Angell means his analysis of events to be disturbing. Just as disturbing, though, are the small factual errors in the examples he uses to support his analysis. He confuses, for example, First Direct (telephone banking) with Direct Line (telephone insurance). He cites Boris Becker as an example of a sports star who changed countries to avoid taxation and was still pursued by the authorities - but Becker gave up his self-imposed tax exile in Monaco and returned to Germany some time ago. Hillary Rodham Clinton's proposed health-care reforms were not defeated by the people but by intense lobbying on the part of health-care special interests.
In making the case that today's companies require far less staffing than yesterday's, Angell compares the number of workers to the market capitalisations of Microsoft, Intel and Cisco versus General Motors, Ford and Chrysler - without noting that the workings of the current technology stock bubble mean that the first three of those companies are selling at much higher multiples compared to their earnings and their market caps are accordingly volatile. It might have been better to compare the companies' growth rates, profit margins and revenue per employee.
Nonetheless, Angell rightly remarks on many trends. Much of the work force is being deskilled and/or replaced with computerised machines; rich people and businesses do have more options for avoiding tax than ever; 300 of the world's largest corporations do have far more control over finance than the world's national governments.
More controversial may be Angell's argument that morality is dying. Drawing on the work of people such as Jeremy Rifkin ( The End of Work ) and Walter Wriston ( The Twilight of Sovereignty ), and making an analogy with Lamarckian evolution, Angell concludes that the nation state is in a terminal state. As rich people and corporations relocate in their own best interests, we as individuals risk being enslaved by governments feeling their power slip away.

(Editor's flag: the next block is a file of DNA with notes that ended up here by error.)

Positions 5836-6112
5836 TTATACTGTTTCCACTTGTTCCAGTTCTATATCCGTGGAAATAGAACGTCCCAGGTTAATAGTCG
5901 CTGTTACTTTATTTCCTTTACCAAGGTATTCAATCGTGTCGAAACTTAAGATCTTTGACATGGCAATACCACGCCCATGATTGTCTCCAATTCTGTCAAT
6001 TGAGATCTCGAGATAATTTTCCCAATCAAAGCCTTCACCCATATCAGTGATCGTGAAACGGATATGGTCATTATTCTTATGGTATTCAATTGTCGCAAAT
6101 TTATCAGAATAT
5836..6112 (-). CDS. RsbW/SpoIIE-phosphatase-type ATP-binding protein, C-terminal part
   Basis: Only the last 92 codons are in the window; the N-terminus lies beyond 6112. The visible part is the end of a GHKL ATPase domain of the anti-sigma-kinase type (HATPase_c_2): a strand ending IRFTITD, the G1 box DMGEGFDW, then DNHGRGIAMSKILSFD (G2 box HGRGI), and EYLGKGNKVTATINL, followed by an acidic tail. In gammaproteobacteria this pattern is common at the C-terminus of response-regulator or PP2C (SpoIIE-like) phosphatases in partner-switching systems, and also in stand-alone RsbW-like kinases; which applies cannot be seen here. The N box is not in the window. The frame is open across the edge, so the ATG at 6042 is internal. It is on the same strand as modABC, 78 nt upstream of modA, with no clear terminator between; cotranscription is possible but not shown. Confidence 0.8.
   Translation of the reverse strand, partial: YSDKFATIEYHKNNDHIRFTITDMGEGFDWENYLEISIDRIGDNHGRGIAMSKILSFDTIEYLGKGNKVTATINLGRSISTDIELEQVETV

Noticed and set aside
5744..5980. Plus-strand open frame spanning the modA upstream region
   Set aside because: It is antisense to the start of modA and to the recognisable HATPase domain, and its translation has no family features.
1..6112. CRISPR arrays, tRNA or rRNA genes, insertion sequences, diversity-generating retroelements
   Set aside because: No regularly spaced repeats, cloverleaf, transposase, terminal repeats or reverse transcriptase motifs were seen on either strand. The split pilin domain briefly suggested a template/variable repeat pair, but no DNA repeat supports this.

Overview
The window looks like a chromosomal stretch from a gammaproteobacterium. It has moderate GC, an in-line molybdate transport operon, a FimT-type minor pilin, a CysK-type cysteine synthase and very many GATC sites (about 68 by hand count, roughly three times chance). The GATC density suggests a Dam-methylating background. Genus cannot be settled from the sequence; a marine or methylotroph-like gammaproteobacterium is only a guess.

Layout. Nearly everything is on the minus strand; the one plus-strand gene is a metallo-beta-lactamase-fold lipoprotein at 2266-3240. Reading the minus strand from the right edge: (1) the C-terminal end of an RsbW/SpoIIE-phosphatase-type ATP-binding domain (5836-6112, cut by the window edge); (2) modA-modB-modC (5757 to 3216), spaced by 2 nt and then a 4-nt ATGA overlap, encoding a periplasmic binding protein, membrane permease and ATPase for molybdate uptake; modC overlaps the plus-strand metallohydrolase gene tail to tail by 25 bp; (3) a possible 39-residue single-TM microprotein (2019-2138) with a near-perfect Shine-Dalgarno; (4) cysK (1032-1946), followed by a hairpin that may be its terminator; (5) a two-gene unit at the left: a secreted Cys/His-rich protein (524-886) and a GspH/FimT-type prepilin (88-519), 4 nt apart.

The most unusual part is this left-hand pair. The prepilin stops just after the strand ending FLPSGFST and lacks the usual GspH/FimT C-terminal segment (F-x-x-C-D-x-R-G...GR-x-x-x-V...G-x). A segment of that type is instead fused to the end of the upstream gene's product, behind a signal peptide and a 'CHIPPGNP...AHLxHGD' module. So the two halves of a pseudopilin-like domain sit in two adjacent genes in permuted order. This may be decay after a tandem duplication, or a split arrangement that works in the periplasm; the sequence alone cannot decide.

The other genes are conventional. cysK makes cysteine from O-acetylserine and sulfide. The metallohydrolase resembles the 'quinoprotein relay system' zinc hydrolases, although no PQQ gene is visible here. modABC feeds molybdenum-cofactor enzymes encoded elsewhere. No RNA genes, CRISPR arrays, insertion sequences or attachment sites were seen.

So: how do you save yourself? This is where Angell suddenly starts sounding less like a Marxist and more like a California libertarian. The easiest asset for a government to seize is property. Therefore, do not own property. Ensure, instead, that your assets are all in the most easily transportable, virtual form, so they can guarantee a soft landing in the world's "hot spots". But that is only in the short term. Long term, avoid the old barbarians' enslavement and mind control, defend our individual freedoms and invest in "elitist" training and education for ourselves and our families, preferably at universities that owe little to the state. If we cannot run to enlightened areas of self-interest (such as parts of the United States), we must hope to transform the area around us into a "smart region". Do we have the vision?
Wendy M. Grossman is the author of net.wars .
The New Barbarian Manifesto: How to Survive the Information Age
Author - Ian Angell
ISBN - 0 749 43151 2
Publisher - Kogan Page
Price - £17.99
Pages - 288